“You, you have a sign on the side of your car, it says, El Huevo’s Rule. You, you know Farlo?”
Another voice from inside the car, “Farlo’s the man.”
A bellowing command, sounding like the voice of thunder filled 3rd Ave. Get your sorry butt down here, double time or I’m going to hit you so hard on the top of your head you’ll be licking your toenails.” A loud bark followed the command.
From the passenger side window. “You are in big trouble, man. We got to split. We have midterms at the university today. By the way, what you’re wearing is not a good look.”
Joey took off down 3rd Ave at a full sprint. His hospital gown flowing making him look like a giant stingray on land. When he reached the corner of 3rd and Fagen, he saw Farlo halfway down Fagen, standing in front of a coffee and bagel food truck near the subway entrance, Tina sitting beside him. Farlo was eating a bagel he held in his right hand, in his left hand, he held a steaming cup of coffee. Tina was drinking from a bowl of milk. She already scoffed five pieces of bacon.
Joey reached Farlo. Joey was out of breath, panting, sweat rolling down his face, “I’ll give you a pass this time on my questions. Where’s my bagel and coffee?”
“You missed breakfast, kid.” He turned to the cute twenty-five-year-old, red headed woman in the bagel and coffee food truck, “Can’t make it tonight, Nicole. I’m babysitting if you know what I mean?” Farlo nodding toward Joey.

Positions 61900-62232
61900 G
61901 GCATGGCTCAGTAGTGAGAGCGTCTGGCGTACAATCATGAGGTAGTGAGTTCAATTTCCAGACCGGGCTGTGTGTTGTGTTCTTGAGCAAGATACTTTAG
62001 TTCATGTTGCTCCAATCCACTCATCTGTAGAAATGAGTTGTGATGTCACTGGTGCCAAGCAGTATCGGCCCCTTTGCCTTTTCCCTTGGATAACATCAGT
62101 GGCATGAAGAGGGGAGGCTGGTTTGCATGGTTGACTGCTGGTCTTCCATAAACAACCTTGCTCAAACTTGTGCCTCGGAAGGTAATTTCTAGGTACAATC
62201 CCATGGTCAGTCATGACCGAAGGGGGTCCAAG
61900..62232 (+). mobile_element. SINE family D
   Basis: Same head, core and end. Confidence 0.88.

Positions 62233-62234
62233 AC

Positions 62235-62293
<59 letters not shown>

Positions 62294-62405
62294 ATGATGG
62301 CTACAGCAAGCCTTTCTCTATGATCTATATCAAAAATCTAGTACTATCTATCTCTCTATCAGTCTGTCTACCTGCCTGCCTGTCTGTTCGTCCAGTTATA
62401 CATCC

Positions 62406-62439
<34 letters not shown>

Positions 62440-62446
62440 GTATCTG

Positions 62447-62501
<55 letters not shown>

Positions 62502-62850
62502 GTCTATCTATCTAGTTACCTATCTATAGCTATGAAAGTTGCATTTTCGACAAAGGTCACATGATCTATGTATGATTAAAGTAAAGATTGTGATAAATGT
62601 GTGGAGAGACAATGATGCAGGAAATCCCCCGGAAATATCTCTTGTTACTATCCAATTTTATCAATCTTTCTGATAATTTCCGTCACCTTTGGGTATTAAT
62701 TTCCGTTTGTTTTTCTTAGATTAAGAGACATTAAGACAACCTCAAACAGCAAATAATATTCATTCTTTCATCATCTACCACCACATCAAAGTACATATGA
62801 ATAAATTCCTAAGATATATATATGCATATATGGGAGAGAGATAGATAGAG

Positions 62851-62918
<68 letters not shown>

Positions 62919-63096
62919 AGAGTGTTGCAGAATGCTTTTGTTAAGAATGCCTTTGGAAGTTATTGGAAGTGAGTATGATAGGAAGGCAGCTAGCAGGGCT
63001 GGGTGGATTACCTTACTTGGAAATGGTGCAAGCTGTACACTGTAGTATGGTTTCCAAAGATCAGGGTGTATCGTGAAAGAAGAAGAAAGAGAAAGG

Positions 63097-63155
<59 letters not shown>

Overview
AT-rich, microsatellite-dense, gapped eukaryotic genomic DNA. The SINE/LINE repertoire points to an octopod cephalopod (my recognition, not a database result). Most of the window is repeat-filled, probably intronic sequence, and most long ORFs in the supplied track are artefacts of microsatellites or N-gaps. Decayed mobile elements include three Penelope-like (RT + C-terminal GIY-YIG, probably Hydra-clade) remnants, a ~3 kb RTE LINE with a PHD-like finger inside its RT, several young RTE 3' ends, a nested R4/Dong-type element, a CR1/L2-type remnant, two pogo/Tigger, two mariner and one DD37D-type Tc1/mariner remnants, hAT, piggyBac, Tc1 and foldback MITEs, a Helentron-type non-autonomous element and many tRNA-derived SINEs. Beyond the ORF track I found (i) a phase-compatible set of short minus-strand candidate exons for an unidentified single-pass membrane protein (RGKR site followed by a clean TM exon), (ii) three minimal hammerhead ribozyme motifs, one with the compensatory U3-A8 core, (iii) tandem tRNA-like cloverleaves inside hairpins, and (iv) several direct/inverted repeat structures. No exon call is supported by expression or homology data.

“Know what you mean, Farlo. Maybe Saturday?” Nicole winked. Tina barked.
“You know her?” asked Joey incredulously.
“We’re off and on. Filo introduced us. I got somebody else now.”
“Huh? Who’s Filo? Who is the somebody else?”
Where’s Harry J? Who’s Filo?
Pablo backs the stolen ambulance to the rear entrance of the Patiently Insane Home. El Hombre steps out of the ambulance, reaches around his back with his left hand, feels his gun tucked between his pants and back. The heft of the gun give El Hombre a secure feeling, the same way a baby feels when you give it its pacifier.
Farlo’s watching El Hombre and thinks, too bad he wasn’t breast fed or given a pacifier when he was a baby, it’s why he’s all screwed up. Breast feed all babies and give them a pacifier when they cry and they won’t want to play with guns when they grow up.
Joey’s sitting up on the stretcher. He looks at Farlo deep in thought, “What are you thinking?”
Farlo looks over, “I bet you were breast fed.”
“How’d you know?”
“I know. And, every time you cried, your mom gave you a pacifier.”
“How’d you know?”
“You’re afraid of guns.”